The United States and Canada -

The United States and Canada -

The United States and Canada Chapters 5-8 Landforms Canada and the US are some of the largest countries in the world. Abundant resources, fertile soil, ample water supply Both benefit from these resources and have carved them into world powers

The Eastern Lowlands A flat coastal plain from the Atlantic Ocean to the Gulf of Mexico Piedmont plateau between the ocean and Appalachian Mountains Landforms

Appalachian Highlands West of the coastal plain Contains Appalachian Mountains From Canada to Alabama Includes the Catskill, Green, Blue Ridge, and Great Smoky mountain ranges The Interior Lowlands Flattened by glaciers thousands of years ago

Some of the worlds most fertile soil Divided into three sub-regions: Interior Plains The Great Plains The Canadian Shield Landforms The Western Mountains, Plateaus, and Basins

The Rocky Mountains are a series of ranges from Alaska to New Mexico The Continental divide is the highest points of these ranges that determine if a river flows east or west. Sierra Nevada and Cascade ranges are the other Steep cliffs The Islands

Canadas northernmost islands are encircled by icy seas Three of these, Ellesmore, Victoria, and Baffin are only smaller than Greenland The Aleutian Islands in Alaska and the Hawaiian Islands are made from volcanoes Landforms Oceans and Waterways

Ample water sources Three oceans- Atlantic, Pacific, Arctic Gulf of Mexico The Great Lakes Superior, Michigan, Ontario, Huron, Erie With the St. Lawrence river, forms a large shipping route Mississippi, Missouri, Ohio rivers

Canadas Longest river= Mackenzie River Climate Colder Climates Arctic coasts have a tundra climate (Long winters, short summers) Some areas have permafrost- Ground that is permanently frozen

Moderate Climates North Central, NE US and Southern Canada have Humid Continental Climates- Cold winters, Warm summers Marine West Coast Climate Northern California-British Columbia Coastal currents and mountains are called-Prevailing Westerlies Warm Summers, Long Winters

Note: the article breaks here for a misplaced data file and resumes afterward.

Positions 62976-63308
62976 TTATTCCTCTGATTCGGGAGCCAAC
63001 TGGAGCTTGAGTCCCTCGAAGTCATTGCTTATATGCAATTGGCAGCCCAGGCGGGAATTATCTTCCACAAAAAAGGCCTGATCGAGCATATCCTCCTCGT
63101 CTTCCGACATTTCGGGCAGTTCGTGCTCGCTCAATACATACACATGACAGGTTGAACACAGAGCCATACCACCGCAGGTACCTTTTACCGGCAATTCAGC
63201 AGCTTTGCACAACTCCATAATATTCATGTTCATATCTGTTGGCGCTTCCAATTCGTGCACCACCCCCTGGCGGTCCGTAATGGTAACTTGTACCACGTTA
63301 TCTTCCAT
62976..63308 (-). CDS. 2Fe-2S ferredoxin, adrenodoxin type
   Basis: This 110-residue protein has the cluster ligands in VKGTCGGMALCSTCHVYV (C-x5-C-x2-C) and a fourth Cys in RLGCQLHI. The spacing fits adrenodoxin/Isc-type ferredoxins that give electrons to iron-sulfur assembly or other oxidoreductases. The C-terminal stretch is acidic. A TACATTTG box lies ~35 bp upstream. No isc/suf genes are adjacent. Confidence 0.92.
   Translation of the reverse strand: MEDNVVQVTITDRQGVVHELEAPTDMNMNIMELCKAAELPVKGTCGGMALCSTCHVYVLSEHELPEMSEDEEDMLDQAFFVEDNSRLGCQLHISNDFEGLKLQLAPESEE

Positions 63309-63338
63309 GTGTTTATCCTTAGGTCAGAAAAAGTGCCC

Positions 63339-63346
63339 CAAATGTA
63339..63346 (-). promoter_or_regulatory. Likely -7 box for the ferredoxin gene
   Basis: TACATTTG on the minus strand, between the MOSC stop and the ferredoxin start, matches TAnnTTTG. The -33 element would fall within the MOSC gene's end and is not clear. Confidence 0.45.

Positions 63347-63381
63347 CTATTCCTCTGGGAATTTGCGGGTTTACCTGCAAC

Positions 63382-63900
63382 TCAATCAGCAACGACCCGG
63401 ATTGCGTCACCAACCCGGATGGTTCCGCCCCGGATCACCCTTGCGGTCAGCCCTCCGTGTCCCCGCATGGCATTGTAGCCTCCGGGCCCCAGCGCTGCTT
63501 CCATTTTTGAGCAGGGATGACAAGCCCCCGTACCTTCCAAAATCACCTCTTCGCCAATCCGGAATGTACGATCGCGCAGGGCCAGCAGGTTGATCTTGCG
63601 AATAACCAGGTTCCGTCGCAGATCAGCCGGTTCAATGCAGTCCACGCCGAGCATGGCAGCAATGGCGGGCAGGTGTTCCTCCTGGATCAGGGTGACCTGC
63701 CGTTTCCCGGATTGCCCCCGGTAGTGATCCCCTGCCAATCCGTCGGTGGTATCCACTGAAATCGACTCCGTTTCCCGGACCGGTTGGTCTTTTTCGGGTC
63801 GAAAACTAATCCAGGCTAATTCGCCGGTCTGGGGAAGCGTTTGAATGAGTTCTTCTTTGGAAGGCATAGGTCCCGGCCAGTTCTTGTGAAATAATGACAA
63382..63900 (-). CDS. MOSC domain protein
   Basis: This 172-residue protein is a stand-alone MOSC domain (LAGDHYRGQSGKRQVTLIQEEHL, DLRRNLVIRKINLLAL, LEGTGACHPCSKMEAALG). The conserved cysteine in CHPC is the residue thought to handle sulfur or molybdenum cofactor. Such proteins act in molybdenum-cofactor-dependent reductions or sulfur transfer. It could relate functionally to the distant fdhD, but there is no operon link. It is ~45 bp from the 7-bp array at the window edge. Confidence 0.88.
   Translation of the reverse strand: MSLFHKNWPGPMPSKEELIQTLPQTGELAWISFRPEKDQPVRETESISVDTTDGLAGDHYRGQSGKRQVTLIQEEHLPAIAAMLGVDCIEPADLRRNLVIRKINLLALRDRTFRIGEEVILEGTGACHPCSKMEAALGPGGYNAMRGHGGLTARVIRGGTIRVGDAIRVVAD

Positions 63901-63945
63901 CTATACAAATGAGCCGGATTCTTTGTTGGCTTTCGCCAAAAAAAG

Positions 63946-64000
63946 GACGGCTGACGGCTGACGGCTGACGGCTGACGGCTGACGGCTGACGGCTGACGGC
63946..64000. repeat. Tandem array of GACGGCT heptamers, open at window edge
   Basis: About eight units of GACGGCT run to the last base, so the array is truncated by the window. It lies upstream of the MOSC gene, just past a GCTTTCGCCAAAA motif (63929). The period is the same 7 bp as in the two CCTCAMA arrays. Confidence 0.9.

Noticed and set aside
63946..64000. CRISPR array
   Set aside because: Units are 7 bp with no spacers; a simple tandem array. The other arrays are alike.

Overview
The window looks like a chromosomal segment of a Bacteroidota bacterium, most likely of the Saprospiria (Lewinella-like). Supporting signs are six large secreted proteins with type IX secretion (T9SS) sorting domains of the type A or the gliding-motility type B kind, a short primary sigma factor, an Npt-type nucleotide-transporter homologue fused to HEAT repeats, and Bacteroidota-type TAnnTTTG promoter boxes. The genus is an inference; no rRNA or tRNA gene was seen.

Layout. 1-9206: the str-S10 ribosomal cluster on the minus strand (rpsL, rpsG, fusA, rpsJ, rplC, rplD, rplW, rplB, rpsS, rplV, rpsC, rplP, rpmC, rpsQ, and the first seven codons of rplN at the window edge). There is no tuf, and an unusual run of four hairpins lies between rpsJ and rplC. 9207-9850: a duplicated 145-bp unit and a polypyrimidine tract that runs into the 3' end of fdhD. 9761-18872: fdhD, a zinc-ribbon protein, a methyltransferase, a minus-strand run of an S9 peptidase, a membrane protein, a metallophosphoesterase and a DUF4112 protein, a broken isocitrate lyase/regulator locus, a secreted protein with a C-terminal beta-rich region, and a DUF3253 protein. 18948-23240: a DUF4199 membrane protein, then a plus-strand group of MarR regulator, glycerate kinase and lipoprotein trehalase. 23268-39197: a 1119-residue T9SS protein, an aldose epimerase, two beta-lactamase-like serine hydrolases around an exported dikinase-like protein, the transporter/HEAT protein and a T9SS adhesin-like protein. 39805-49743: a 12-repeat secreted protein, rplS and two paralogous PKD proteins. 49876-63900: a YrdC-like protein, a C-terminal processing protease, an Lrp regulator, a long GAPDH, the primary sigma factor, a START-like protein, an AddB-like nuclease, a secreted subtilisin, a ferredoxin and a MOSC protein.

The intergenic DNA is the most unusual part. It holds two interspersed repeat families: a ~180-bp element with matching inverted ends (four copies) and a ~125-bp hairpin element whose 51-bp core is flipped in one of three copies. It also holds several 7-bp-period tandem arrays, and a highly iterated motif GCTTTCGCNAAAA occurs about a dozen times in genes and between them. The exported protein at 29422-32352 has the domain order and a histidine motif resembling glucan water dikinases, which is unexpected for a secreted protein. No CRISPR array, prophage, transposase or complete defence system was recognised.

Climate Milder Climate Humid Subtropical- Southern states Hot, muggy summers, mild and cool winters Adequate rainfall provides long growing seasons Dry Climates Southwestern states have a dry, arid climate

Tropical Climate Temperatures only vary a few degrees year round Hawaii Everglades in Florida Human-Environment Interaction Nomadic peoples settled into areas due to farming Building cities from that point

Montreal- Adapting to the Weather Built on an island, major port city 100 days or more of winter Vast parts of city built underground Los Angeles-Creating Urban Sprawl Desirable Pacific location Built around foothills-lots of air pollution, inadequate water

supplies, earthquakes Canada History Colonized by the French and the British in the 16th and 17th centuries France and Britain fought the French and Indian war for control of Canada

Britain won but French settlers stayed Split the land into provinces- political units, to try to stop fights between the French and the British settlers British North American Act- 1867 Created the Dominion of Canada (like creating states) Canada

Government Was recognized as an independent nation in 1931 Has a parliamentary government The congress= parliament The leader= Prime Minister Population growth Started to grow as British immigrants moved in

Farming was the main attraction Cities are growing rapidly, especially in warmer climate closer to US. Canada Economy Farming, logging, mining, are main industries Ample fisheries due to lots of coastline

Service industries Real economic power 70% of GDP Includes finance, insurance, real estate, tourism, transportation, trade, and utilities Culture First settlers were Inuit

French and Native descent are called metis Canada is officially bilingual (French and English) Population and urban sprawl is dictated by the harsh climate The Atlantic Provinces Area includes: Prince Edward Island, New Brunswick, Nova Scotia, Newfoundland, Home to just 8% of the Canadian population

Due to severe weather and rugged terrain 89% of the land in Nova Scotia is too rocky to use Logging and fishing are mainstays of the economy Hydroelectric power supplies Quebec and the NE US

The Core Provinces Area is Quebec and Ontario Often referred to as Canadas Heartland 3/5 of the population lives here French speakers live in Quebec English speakers live in Ontario Ottawa is the Capital of Canada (Ontario)